Acrylonitrile

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Infobox on Acrylonitrile
Example of Acrylonitrile
Flammable liquid.jpg
Facts
Origin -
Stowage factor (in m3/t) -
Humidity / moisture -
Ventilation -
Risk factors See text

Description / Application

Acrylonitrile is a chemical compound with the formula C3H3N. This colourless liquid often appears yellow due to impurities. It is an important monomer for the manufacture of useful plastics such as polyacrylonitrile. In terms of its molecular structure, it consists of a vinyl group linked to a nitrile.

Acrylonitrile is used principally as a monomer to prepare polyacrylonitrile, a homopolymer, or several important copolymers, such as styrene-acrylonitrile (SAN), acrylonitrile butadiene styrene (ABS), acrylonitrile styrene acrylate (ASA), and other synthetic rubbers such as acrylonitrile butadiene (NBR). Dimerization of acrylonitrile affords adiponitrile, used in the synthesis of certain polyamides. Small amounts are also used as a fumigant. Acrylonitrile and derivatives, such as 2-chloro-acrylonitrile, are dienophiles in Diels-Alder reactions. Acrylonitrile is also a precursor in the industrial manufacture of acrylamide and acrylic acid.

Shipment / Storage

Colourless, mobile liquid with a mild pungent odour.

Flashpoint:-5°C. Explosive limits: 3% to 17%. Partially miscible with water. Toxic if swallowed, by skin contact or by inhalation. Practice has shown that this substance may leak from packages that ordinarily are leak proof to other chemicals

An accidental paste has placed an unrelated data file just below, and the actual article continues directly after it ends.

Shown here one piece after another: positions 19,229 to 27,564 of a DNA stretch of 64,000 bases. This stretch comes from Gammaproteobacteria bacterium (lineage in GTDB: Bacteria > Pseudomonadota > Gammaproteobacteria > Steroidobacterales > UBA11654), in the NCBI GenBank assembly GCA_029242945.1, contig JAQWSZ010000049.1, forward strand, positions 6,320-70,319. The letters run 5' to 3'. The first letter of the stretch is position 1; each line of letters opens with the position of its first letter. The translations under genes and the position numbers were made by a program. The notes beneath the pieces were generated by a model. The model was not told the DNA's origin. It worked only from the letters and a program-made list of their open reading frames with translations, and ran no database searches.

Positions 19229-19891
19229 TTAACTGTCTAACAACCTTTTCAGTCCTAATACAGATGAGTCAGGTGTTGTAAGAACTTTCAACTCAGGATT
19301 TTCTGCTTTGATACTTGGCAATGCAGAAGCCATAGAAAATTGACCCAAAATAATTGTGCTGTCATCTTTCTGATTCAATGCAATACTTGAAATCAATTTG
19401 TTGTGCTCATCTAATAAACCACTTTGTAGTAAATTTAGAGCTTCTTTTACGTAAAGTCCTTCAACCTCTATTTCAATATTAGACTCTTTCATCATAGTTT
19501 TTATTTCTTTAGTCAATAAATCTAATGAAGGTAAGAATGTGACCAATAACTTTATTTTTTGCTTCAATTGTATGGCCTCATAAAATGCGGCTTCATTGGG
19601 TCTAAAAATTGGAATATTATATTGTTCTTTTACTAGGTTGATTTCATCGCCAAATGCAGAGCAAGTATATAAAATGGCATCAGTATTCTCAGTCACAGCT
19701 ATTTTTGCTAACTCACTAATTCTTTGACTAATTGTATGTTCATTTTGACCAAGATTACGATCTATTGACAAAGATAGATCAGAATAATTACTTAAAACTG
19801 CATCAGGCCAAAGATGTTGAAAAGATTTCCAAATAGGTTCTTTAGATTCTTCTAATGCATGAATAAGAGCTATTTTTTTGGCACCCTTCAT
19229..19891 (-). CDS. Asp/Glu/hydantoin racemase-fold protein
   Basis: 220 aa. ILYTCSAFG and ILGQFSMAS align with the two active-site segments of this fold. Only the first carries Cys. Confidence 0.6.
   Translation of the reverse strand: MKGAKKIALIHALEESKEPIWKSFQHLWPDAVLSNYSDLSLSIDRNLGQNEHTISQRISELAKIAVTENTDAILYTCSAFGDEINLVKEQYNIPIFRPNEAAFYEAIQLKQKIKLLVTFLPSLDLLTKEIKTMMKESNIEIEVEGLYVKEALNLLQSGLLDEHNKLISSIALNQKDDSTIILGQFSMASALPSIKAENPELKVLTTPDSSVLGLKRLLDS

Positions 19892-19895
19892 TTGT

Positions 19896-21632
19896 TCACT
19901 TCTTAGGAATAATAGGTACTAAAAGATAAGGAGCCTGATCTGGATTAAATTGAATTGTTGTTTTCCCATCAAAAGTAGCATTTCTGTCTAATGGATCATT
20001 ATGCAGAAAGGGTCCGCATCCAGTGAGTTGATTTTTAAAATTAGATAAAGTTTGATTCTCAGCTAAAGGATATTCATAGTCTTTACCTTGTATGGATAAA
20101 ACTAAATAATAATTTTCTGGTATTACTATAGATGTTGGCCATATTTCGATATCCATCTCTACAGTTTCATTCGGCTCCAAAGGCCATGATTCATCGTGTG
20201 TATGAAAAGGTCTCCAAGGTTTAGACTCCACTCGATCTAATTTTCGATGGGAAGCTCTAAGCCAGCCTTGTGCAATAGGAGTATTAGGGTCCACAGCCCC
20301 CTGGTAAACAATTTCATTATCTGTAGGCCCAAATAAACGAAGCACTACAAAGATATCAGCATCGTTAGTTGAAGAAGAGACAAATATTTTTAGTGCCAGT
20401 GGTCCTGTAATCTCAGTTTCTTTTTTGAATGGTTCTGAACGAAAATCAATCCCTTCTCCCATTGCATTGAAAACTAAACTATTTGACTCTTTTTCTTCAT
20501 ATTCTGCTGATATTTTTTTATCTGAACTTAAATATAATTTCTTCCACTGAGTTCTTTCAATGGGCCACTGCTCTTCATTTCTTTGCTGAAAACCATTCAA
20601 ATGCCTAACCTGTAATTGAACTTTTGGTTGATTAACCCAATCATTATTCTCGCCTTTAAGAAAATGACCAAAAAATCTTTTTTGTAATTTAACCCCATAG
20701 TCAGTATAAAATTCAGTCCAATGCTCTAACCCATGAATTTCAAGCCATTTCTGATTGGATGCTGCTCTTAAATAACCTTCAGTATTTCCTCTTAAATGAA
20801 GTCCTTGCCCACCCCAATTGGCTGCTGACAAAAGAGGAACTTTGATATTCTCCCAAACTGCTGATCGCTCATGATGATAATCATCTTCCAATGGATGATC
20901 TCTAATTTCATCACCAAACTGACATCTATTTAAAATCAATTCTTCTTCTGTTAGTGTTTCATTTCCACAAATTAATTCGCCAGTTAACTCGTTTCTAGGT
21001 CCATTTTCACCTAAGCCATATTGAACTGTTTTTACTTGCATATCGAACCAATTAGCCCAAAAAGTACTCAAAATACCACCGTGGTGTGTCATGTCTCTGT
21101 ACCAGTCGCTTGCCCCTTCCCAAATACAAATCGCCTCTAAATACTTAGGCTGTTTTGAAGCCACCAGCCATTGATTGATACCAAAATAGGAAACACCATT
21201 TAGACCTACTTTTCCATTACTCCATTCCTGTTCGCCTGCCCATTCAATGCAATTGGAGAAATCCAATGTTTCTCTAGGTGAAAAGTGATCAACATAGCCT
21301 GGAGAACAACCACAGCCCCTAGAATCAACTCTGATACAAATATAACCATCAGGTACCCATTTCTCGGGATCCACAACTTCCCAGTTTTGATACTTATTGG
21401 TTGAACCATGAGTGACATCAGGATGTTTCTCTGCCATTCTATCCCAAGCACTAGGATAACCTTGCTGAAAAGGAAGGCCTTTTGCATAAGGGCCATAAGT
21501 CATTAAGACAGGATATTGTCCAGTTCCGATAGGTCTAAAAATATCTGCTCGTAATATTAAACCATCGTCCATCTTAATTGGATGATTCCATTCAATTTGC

For overseas carriage aspects of chemicals, the readers are recommended to acquire or have access to a good chemical dictionary, and a copy of the International Maritime Dangerous Goods (IMDG) Code, issued by the International Maritime Organisation. Also consult the applicable MSDS sheet.

Risk factors

Acrylonitrile is highly flammable and toxic. It undergoes explosive polymerization. The burning material releases fumes of hydrogen cyanide and oxides of nitrogen. It is classified as a Class 2B carcinogen (possibly carcinogenic) by the International Agency for Research on Cancer (IARC), and workers exposed to high levels of airborne acrylonitrile are diagnosed more frequently with lung cancer than the rest of the population.

Acrylonitrile increases cancer in high dose tests in male and female rats and mice.

Pathways of exposure for humans include emissions, auto exhaust, and cigarette smoke that can expose the human subject directly if they inhale or smoke. Routes of exposure include inhalation, oral, and to a certain extent dermal uptake (tested on human volunteers and in rat studies).

There are two main excretion processes of acrylonitrile. The primary method is excretion in urine when acrylonitrile is metabolized by being directly conjugated to glutathione. The other method is when acrylonitrile is metabolized with 2-cyanoethylene oxide to produce cyanide end products that ultimately forms thiocyanate, which is excreted via urine, or carbon dioxide and eliminated through the lungs.